If it was any other union, the Queensland Police Union would be being denounced from the rooftops by John Howard and Joe Hockey, no matter how “avuncular” and cuddly the world of workplace relations is now meant to be.
Part of the problem with the “don’t go back to a union dominated workplace” line from the government is that union militancy is very thin on the ground these days. Except, it would seem, when it comes to Queensland police.
The latest twist in the Mulrinji/Police Union saga has seen the Police Union take to the airwaves as well as threatening to take to the streets.
“We look forward to being able to get our message direct to you without editorial manipulation by some of the major media outlets in this state who monopolise particular mediums.”
The message in question is delivered through some very slick ads, which cleverly pick up on community concerns about industrial relations and job security. But they also play on the fear of crime.
The latest ad asks citizens whether they want their “local police officers feeling paralysed to respond because of the fear of unjust claims against them”?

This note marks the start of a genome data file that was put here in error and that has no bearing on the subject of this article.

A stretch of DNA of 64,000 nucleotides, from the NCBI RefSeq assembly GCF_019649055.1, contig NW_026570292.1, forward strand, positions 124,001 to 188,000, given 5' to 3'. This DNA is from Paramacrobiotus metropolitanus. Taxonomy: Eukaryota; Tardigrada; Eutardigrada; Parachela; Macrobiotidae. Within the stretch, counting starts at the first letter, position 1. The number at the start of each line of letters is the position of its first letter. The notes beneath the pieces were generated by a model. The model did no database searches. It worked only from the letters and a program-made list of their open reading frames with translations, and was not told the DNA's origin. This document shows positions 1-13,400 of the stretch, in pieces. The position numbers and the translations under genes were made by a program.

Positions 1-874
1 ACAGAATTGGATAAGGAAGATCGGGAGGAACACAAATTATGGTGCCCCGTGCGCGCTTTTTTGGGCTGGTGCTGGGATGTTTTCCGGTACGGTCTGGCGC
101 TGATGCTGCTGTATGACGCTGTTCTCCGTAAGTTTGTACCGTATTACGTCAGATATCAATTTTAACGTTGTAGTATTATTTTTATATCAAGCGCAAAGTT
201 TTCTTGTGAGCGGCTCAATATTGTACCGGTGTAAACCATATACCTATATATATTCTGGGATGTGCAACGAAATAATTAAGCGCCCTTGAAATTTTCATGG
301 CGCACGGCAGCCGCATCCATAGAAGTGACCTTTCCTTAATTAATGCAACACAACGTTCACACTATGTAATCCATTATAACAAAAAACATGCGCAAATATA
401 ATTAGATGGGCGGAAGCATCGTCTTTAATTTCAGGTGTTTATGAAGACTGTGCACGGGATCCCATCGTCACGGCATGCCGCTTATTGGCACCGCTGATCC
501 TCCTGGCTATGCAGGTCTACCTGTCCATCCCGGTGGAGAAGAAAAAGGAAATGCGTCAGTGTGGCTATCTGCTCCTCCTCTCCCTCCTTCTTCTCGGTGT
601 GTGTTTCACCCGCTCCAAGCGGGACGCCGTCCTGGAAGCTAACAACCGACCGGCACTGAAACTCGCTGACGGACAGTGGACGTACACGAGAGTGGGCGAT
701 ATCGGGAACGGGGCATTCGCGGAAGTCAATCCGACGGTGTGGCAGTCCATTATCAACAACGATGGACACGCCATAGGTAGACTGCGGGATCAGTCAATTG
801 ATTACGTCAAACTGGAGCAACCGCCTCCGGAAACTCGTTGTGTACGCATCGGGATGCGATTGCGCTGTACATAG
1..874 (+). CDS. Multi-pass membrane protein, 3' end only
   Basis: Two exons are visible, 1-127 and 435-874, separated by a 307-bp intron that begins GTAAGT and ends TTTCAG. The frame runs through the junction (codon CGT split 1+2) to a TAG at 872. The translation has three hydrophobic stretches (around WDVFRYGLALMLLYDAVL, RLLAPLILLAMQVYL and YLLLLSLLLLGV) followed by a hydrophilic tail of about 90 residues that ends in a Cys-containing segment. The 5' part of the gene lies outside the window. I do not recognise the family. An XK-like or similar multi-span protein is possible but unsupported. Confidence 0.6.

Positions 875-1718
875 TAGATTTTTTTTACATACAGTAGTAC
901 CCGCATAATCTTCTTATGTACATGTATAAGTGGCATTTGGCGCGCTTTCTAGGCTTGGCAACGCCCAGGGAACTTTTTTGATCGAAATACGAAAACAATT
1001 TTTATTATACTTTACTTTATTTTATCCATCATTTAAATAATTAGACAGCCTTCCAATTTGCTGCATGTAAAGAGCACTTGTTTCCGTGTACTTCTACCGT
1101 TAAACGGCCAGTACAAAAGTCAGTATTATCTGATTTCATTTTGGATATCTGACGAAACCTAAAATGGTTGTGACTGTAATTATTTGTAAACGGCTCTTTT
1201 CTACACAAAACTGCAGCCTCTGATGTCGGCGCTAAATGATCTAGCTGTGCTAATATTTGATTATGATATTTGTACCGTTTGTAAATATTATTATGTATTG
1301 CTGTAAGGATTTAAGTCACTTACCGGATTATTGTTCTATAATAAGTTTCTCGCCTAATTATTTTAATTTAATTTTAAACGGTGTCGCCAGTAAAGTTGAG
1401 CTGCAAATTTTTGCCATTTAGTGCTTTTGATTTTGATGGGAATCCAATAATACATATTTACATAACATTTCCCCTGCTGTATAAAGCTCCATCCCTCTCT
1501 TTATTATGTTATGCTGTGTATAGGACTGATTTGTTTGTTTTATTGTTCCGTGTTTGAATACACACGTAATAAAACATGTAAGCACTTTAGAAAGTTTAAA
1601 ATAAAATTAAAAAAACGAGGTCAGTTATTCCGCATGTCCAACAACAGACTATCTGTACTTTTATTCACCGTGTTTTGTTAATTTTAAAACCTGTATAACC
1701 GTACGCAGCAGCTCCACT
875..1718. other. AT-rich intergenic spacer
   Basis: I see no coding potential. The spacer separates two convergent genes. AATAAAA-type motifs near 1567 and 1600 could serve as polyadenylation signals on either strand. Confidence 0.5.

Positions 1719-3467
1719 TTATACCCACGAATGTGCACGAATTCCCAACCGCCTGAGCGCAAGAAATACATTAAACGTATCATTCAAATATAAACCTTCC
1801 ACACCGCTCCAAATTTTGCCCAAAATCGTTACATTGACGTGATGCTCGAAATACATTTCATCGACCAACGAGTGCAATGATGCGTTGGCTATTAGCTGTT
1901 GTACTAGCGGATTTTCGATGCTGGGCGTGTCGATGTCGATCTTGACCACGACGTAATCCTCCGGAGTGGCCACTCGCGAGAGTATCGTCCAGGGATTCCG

The Police Union, after apparently looking at importing reinforcements from interstate for its planned march on Parliament, has “suspended” its protest as Beattie scrambled yesterday to meet its demands.
The Union is spending some serious money on its campaign. It’s obviously as much targeted to police who are concerned about their salaries and working conditions as to the public. And it’s targeted to signing up new members for the Union, which quite a large minority of police feel has been more concerned with politics than basic industrial aims.
Peter Beattie is right to think that the Union’s actions have a lot to do with upcoming enterprise bargaining negotiations. The latest spin in the Union’s PR campaign has shifted the issue from justice to conditions of employment. The real target of the march might be the Treasury coffers.